Big City Planning Directors on Equitable Redevelopment and Food Access
You'll learn about:
- How St. Louis is planning to use the siting of the National Geospatial-Intelligence Agency’s new $1.75 billion complex in the urban core as a springboard to jumpstart equitable redevelopment in the disinvested neighborhood of north St. Louis.
- How Milwaukee is planning a comprehensive approach to improving access to healthy, fresh food for all residents throughout the city.
- How planning directors from the country’s 30 largest cities pooled their expertise to offer insights and guidance for these two planning challenges.
What happens when the planning directors of the country’s 30 biggest cities come together to tackle some of the most challenging issues facing cities? Hear their solutions to help St. Louis achieve equitable redevelopment and Milwaukee plan for better food access. This session is presented by the partnership of the American Planning Association, Lincoln Institute of Land Policy, and the Harvard Graduate School of Design.
, American Planning Association
Confirmed SpeakerDavid Rouse, FAICP is the Managing Director of Research and Advisory Services for the American Planning Association in Washington, DC. In this capacity he leads the Planning Advisory Service, National Centers for Planning (Green Communities, Hazards Planning, and Planning and Community Health), and special initiatives such as the Sustaining Places Comprehensive Plan Standards and Planning for Autonomous Vehicles. Prior to joining APA, David was a principal at the firm Wallace Roberts & Todd in Philadelphia. He is a Fellow of the American Institute of Certified Planners and a registered landscape architect with over 30 years of experience in community planning, design, and applied research.
, Lincoln Institute of Land Policy
Confirmed SpeakerArmando Carbonell has chaired the urban planning program at the Lincoln Institute of Land Policy in Cambridge, MA since 1999. Carbonell spent the early part of his career as state land use policy official in Connecticut and as an academic geographer. He went on to initiate a new planning system for Cape Cod, MA as the founding Executive Director of the Cape Cod Commission. In 1992 he was awarded a Loeb fellowship at Harvard University. Carbonell later taught urban planning at Harvard University and the University of Pennsylvania and served as an editor of the British journal Town Planning Review. He is the author or editor of numerous works on city and regional planning, most recently Planning for States and Nation-States in the U.S. and Europe (2015) and Nature and Cities: the Ecological Imperative in Urban Design and Planning (2016). Carbonell attended Clark University and the Johns Hopkins University. He is a fellow of the American Institute of Certified Planners and the Academy of Social Sciences (UK) and is a lifetime honorary member of the Royal Town Planning Institute.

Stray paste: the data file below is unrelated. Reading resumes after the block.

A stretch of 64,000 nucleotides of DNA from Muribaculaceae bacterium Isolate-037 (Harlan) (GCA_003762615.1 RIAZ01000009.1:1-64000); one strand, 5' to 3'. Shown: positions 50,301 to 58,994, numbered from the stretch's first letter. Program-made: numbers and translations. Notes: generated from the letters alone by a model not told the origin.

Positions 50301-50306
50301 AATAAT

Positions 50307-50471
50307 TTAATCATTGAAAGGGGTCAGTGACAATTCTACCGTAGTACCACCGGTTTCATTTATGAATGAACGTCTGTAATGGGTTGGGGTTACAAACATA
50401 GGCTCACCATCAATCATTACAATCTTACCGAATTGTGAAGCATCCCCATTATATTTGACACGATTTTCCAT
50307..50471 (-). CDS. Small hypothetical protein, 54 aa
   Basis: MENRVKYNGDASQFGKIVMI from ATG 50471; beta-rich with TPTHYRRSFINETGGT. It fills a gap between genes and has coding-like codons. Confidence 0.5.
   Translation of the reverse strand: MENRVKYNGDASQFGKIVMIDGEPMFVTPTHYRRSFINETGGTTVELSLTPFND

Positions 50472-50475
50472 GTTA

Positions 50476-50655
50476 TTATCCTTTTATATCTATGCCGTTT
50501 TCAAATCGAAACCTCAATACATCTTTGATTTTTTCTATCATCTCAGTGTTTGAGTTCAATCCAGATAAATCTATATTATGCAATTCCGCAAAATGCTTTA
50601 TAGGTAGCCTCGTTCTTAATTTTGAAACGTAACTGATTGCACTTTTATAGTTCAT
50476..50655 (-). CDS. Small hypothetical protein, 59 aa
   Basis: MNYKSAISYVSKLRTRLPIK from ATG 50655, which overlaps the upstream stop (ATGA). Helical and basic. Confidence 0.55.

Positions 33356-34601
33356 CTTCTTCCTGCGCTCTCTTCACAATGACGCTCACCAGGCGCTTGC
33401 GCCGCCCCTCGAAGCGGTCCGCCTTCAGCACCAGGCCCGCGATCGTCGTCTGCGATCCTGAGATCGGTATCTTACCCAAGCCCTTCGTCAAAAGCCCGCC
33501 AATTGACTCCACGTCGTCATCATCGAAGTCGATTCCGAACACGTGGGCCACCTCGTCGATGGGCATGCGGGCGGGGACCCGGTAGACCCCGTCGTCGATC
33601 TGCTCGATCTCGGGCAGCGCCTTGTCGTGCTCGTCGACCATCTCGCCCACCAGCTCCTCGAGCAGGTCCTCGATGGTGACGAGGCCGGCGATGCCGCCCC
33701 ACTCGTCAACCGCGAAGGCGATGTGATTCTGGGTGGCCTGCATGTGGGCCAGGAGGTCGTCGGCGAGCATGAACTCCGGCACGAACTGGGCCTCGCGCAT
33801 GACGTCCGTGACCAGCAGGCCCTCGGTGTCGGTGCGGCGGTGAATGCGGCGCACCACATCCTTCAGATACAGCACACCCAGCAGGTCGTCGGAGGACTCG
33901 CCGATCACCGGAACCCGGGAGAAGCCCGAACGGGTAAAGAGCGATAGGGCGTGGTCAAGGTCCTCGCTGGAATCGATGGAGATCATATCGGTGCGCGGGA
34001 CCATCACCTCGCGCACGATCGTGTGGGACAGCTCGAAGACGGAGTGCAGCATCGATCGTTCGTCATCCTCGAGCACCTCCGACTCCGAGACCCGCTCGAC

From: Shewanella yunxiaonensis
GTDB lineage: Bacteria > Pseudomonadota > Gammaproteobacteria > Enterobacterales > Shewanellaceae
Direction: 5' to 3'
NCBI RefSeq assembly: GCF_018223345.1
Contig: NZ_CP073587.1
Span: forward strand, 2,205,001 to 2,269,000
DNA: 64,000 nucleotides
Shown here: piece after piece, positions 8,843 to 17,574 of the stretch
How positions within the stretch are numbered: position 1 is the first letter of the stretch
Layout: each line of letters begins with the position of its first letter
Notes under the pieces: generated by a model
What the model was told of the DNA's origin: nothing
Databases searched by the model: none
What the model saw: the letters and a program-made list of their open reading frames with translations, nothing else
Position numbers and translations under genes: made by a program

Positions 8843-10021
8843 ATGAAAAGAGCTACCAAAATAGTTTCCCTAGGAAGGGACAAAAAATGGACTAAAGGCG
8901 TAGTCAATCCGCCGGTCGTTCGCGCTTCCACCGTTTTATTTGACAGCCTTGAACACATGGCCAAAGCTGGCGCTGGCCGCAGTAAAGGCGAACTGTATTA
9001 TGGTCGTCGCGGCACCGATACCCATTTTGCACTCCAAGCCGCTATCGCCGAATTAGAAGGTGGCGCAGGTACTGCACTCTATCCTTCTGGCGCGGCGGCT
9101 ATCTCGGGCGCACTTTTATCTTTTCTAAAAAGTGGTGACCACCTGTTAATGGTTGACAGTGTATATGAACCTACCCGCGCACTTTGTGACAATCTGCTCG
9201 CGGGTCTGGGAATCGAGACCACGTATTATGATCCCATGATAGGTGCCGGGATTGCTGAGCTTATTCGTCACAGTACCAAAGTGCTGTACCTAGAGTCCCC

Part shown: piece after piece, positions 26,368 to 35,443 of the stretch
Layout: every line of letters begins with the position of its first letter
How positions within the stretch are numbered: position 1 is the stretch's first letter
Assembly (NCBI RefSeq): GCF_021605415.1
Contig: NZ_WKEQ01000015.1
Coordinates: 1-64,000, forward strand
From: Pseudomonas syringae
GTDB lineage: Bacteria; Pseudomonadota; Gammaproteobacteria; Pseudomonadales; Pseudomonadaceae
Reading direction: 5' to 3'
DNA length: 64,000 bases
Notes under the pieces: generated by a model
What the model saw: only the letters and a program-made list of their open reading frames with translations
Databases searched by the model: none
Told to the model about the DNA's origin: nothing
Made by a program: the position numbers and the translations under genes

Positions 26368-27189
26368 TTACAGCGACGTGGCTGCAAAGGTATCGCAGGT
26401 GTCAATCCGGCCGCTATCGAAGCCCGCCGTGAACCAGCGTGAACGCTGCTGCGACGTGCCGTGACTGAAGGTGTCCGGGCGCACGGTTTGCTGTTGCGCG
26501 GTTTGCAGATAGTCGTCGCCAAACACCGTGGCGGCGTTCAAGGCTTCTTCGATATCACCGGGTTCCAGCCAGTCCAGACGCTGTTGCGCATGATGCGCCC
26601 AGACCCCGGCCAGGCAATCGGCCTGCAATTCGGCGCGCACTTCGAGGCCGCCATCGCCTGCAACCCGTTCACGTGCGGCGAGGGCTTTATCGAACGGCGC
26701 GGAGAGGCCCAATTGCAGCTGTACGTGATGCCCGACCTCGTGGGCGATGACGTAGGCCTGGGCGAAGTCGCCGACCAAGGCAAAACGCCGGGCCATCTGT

, City of Milwaukee Dev Dept
, City of St. Louis
, St. Louis
Confirmed SpeakerMr. Roe is currently the Executive Director of Planning and Urban Design for the City of St. Louis’ Planning and Urban Design Agency, having held senior management positions in the agency since its inception in 1999. A small planning staff undertakes urban design and planning projects at both a district and city level. The agency, via the Cultural Resource Office, conducts design and demolition review in Historic Districts. He is deeply involved in Legacy City challenges facing St. Louis a RC100 city with; a fixed ( since late 1800's) geographic limit of 62 sq. miles, a population loss of more than half its population, vacant buildings and lots in neighborhoods many of which are historically and currently racially segregated. As a private consultant with both for profit and non-profit organizations, Mr. Roe has worked on a variety of planning issues both in older Midwestern inner cities and rapid growth communities of the Western United States. Earlier in his career he was engaged in planning projects in small New England communities. He has an undergraduate degree in Environmental Design from the University of Colorado and a Masters in Urban Planning from the University of Michigan.
Confirmed SpeakerKaren Shore, MPH, is a Director at The Food Trust, where she leads the teams responsible for the planning of and TA for healthy food access projects (Consulting Team), program and policy efforts in small/corner stores (Corner Store Team), and farm to school and community food systems efforts throughout the United States (Community Food Systems Team). Working with national, state, and local partners, Karen has led programs and consulting efforts in 27 states from Maine to California, including a significant portfolio of work in rural communities. Prior to joining The Food Trust, Karen was a senior program manager at Booz Allen Hamilton, leading the firm’s product safety business for the FDA and NIH. Karen serves on the boards of both her local food co-operative and farmers market, and leads a volunteer-led meal delivery program for homebound seniors. She holds an MPH from Johns Hopkins and a BA from Smith College.
, Urban Planning for the American City
, New York